Bamba’s raw numbers likely will have GMs of teams at the top of the draft going back and watching and re-watching videotape of the center’s games while playing one season at the University of Texas. In 29 games, he averaged 12.9 points, 10.4 rebounds and 3.7 blocks a game while shooting 60.3 percent from the floor. Undoubtedly, GMs and scouts will be impressed by the 22-point, 15-rebound, eight-block effort he hung on Kansas earlier in the season and they won’t be able to miss the 25-point, 15-rebound, four-block effort against Ole Miss. He swatted at least four shots 19 times, including a career-best eight against Kansas, seven against Texas Tech, six versus TCU and another five against Texas Tech.

As for his self-described ``presence,’’ he said it means a variety of things that all center around his ability to change a game with his defensive abilities.

``It’s just about being an elite rim-protector,’’ he said. ``One difference between me and any other prospect in this class is presence. If I’m plugged into the NBA right now – I don’t want to be cocky when I say this – but I feel I’d be one of the best rim protectors in the league as a rookie. It’s something that I’ve really tried to master early in my career and it’s only going to get better.’’

Bamba said it’s only natural that his game be compared to that of Utah’s Gobert, the center who has been nicknamed ``The Stifle Tower’’ because of his wingspan and his French roots. Like Gobert, Bamba said the greatness of his defensive style in in his versatility.

``I don’t think the comparisons (with Gobert) come just because of the wingspan,’’ said Bamba, a native of Harlem, whose parents migrated from the Ivory Coast. ``There are a lot of lengthy guys that people could compare me to, but what they see when they compare me to Rudy is our presence. We both have switch-ability, we protect the rim and they see more than the numbers around the wingspan.’’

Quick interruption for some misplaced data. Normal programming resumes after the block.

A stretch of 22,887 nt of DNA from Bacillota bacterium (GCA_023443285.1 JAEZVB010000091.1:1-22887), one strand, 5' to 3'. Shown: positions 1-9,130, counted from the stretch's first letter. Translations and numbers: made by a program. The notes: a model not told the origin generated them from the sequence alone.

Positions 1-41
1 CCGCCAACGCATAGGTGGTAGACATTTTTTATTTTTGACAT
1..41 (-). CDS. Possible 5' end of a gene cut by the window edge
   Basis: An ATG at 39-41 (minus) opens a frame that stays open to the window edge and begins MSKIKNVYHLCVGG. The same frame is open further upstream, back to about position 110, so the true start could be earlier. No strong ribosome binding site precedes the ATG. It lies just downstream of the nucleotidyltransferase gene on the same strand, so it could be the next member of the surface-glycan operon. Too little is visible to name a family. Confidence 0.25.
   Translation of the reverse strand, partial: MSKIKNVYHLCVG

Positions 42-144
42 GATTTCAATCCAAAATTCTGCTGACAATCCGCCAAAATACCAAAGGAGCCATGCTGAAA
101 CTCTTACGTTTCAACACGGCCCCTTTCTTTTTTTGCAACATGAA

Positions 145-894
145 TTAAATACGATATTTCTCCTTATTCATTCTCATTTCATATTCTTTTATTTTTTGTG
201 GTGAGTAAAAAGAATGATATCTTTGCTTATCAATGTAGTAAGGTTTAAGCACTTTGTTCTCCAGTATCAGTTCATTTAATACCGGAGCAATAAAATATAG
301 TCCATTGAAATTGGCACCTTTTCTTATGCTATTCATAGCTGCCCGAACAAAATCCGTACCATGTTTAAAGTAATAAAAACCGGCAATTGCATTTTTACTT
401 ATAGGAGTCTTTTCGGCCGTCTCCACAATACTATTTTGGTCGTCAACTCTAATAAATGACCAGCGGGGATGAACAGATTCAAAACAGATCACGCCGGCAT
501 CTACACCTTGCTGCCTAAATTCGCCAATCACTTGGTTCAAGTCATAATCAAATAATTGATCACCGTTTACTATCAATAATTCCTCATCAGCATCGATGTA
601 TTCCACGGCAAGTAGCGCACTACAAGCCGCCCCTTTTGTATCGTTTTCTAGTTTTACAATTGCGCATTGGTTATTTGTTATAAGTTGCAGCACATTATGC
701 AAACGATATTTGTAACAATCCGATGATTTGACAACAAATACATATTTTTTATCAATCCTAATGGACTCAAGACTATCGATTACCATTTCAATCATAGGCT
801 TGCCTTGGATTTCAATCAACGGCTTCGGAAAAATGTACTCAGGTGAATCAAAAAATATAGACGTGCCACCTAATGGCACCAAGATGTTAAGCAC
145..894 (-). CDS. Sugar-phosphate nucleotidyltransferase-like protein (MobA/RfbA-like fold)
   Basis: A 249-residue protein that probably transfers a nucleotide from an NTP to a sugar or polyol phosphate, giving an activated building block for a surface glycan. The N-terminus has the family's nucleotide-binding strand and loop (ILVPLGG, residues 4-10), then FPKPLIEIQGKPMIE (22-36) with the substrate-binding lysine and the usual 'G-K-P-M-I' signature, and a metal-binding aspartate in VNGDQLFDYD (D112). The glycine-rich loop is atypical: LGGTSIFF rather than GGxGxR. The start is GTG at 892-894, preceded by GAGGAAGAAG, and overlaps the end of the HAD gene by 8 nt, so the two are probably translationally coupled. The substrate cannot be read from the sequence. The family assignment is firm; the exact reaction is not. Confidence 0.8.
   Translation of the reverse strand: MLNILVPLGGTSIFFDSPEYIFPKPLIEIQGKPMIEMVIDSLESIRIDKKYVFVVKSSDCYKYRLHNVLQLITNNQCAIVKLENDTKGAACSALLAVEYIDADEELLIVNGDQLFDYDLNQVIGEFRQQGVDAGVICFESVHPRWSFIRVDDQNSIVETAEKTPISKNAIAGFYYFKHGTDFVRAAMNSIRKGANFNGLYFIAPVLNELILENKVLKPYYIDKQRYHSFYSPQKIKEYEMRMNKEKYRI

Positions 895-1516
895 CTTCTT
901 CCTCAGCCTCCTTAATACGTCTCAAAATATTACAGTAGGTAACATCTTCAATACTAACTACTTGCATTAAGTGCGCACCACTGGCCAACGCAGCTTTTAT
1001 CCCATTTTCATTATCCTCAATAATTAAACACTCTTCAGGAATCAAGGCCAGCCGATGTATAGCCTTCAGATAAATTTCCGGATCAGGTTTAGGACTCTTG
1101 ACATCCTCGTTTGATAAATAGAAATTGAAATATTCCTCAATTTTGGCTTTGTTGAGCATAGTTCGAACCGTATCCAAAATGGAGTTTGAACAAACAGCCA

Bamba, who sought out advice from NBA legend David Robinson not long after declaring for the draft, met with 13 different teams on Wednesday and Thursday. They quizzed him about everything from his ``love for the game,’’ his supposed ``low motor’’ and the things that make him different as a player. He didn’t hold back in stressing his strengths – something he said will eventually get him in contention to be the top overall pick.

``What makes me unique is my ability to adapt to different situations and switch onto smaller guards and stay out there,’’ Bamba said. ``Another component to being out there on the floor – and this is something that I learned as my college career went on – was staying on the floor, literally, comes down to not picking up fouls.

``I feel that I can be plugged in right away and have a profound impact on any team,’’ he added. ``As far as what teams need and what I need, I’m open to anything a team has to say about how they envision me in their future. And I think I will be successful in the very near future.’’